Gravel crunched beneath our hiking shoes as we wandered towards the red-roofed rustic lodge. A wooden bridge traversed a trickling stream leading us to Bow Lake. Little did we know that mountainous reflections shimmering in the crystal waters would form the Canadian Rockies’ image that still resonates in my mind. And this was just the very beginning of our picturesque drive from Lake Louise to Jasper.
No better excuse exists to stretch a three-hour journey into an all-day wilderness adventure than the Icefields Parkway. Known as Highway 93, this well maintained double-lane road traverses through Banff and Jasper National Park. A self-driving tour will take you through visibly marked rocky peaks, impossibly aqua lakes, and glacial icefields. GPS driving tours such as GyPSy Guide are available to narrate the drive.
True blue lakes
Meltwater from looming glaciers flows into the numerous lakes that dot the Icefields Parkway, forming blue-green bodies of wonder. Peyto Lake, located at 6,100-feet above sea level, is a prime example. A short trail leads to a wooden balcony where people gather for the ultimate Instagram-moment. The trail is paved and handicap accessible, as are many of the major sites along the way. The uphill return left me briefly breathless due to the elevation. For the adventurous (and those more fit than me), additional trails lead further afield.
Preservation and wonder
A love of nature and respect for the natural beauty exudes from those working along the parkway. That joy is abundantly evident at the Columbia Icefields, where young guides explain glacial science. You can wander out in a gigantic snow cab, step onto a slab of the Athabasca Glacier or observe the surrounding 200-km of ice from high above on the glass bottom Glacier Skywalk. An educational expo is available at the visitor center as well as two restaurants and a souvenir shop.
Go with the flow
Waterfalls are also abundant along the Icefields Parkway. One of the most accessible is Athabasca Falls, which is surrounded by lush forest and layers of rock. Multiple trailheads are located nearby following the river and another leading across a bridge down a set of stairs to the river gorge.
Where to eat
Limited dining opportunities exist along the way. A full-service restaurant and cafeteria-style eatery are located at the Columbia Icefields Center. Or consider packing a picnic lunch and enjoy an alfresco meal along the way.
Need to know
A National Park Pass is required for entrance to the Icefields Parkway. Passes can be purchased in advance or at the parkway entrance. Services along the parkway are available June through September. Construction to improve facilities at Peyto Lake is ongoing through late 2020, and this area is closed.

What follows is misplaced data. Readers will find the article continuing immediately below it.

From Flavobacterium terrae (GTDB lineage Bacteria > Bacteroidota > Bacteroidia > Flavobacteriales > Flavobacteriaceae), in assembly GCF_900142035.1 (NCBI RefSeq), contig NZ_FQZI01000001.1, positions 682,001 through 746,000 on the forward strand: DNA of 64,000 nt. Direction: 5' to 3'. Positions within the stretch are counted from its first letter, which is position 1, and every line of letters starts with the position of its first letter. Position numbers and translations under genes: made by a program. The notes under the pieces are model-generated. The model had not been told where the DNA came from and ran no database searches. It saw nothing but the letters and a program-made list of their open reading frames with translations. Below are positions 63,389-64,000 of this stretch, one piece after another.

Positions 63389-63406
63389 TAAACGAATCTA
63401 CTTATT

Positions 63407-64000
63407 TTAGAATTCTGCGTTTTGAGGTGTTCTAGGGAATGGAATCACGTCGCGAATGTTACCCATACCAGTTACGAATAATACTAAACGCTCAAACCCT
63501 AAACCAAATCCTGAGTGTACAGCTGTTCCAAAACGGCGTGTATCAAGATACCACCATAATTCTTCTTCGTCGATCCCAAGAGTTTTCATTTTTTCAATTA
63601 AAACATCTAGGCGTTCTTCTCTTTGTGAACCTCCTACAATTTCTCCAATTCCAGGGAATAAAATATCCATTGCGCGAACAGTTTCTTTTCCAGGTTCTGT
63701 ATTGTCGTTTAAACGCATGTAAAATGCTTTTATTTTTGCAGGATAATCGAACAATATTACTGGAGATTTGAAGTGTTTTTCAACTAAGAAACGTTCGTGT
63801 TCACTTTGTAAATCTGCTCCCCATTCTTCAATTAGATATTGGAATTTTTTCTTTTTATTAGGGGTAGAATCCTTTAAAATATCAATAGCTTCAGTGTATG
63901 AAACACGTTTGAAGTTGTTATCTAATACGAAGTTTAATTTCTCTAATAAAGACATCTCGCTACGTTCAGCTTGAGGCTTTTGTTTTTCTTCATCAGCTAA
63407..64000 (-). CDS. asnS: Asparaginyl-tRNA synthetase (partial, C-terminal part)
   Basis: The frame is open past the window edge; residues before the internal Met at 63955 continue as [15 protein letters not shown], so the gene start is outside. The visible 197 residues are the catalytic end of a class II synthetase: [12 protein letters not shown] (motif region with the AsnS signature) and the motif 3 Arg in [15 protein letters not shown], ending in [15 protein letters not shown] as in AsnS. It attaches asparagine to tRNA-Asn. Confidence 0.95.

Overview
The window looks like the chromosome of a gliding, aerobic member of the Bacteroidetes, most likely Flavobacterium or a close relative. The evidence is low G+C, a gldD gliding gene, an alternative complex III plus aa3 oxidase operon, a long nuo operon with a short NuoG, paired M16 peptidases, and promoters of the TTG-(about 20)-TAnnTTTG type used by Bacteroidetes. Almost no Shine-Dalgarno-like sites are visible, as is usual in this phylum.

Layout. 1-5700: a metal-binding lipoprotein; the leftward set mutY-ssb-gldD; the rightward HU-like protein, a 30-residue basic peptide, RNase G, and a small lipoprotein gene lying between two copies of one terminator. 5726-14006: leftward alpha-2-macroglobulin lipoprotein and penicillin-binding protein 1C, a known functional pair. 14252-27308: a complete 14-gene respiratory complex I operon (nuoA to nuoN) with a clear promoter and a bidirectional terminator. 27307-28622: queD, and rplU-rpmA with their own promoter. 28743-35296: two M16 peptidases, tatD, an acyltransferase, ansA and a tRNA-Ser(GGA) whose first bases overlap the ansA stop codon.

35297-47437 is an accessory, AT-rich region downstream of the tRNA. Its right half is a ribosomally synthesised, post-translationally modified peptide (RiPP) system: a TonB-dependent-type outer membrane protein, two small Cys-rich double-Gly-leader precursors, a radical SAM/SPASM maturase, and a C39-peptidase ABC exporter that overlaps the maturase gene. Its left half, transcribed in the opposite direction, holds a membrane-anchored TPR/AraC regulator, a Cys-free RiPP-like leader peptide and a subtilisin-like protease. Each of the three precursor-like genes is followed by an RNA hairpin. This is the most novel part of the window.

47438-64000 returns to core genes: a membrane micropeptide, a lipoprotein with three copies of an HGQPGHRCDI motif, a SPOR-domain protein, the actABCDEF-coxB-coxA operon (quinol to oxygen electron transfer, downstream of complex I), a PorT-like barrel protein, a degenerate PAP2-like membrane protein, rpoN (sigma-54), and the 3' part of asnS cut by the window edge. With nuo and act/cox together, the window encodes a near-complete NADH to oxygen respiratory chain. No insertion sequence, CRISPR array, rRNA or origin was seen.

An early start is recommended if driving from Lake Louise to Jasper to allow for time to see the sights and stop at the Columbia Icefields Center. Tours onto the Athabasca Glacier can be booked in advance and are recommended. An optimal tour time is early afternoon allowing adequate time to arrive in Jasper in time for your evening meal.
No phone service or gas stations are available en route on the parkways’ 144-miles. Restroom facilities with dry toilets can be found on the drive. Full-service restrooms are located at the Columbia Icefields Center.
Where to stay
Four hotels, five year-round hostels, and eleven seasonal campgrounds are available along the Icefields Parkway. At this time, Num-Ti-Jah Lodge at Bow Lake is closed.
On either end of the parkway are Banff, Lake Louise, and Jasper, each worthy of their own exploration. The Fairmont Chateau Lake Louise, surrounded by mountains and a turquoise lake, is the region’s grand dame. In Banff, the Rimrock Resort hotel is nestled amongst the tall bushy pines. At the north end of the parkway in Jasper, Becker’s Chalet offers laid back cabins along the bubbling Athabasca River.
Banff and Lake Louise are accessible from Calgary’s international airport. Trains such as the Rocky Mountaineer also service Banff. A rental car is highly recommended to explore the area. However, bus tours and day trips exist that take visitors to the Columbia Icefields Center.
Adventure for all
Icefields Parkway is, at minimum, a stunning drive. Opportunities exist to stretch your legs on a few trails or to just slow down and take it all in. If you’re lucky, you may spot one of the 53 species of animals or 260 species of birds that flourish here. The Canadian Rockies lend their beauty, making this trip accessible to all ages.
About Julie Suman—When not mentoring scientists, speaking at conferences, or sunning herself at the beach, published author and photographer, Julie D. Suman, can be found traveling the world and capturing those moments through her lens. Follow her on Instagram.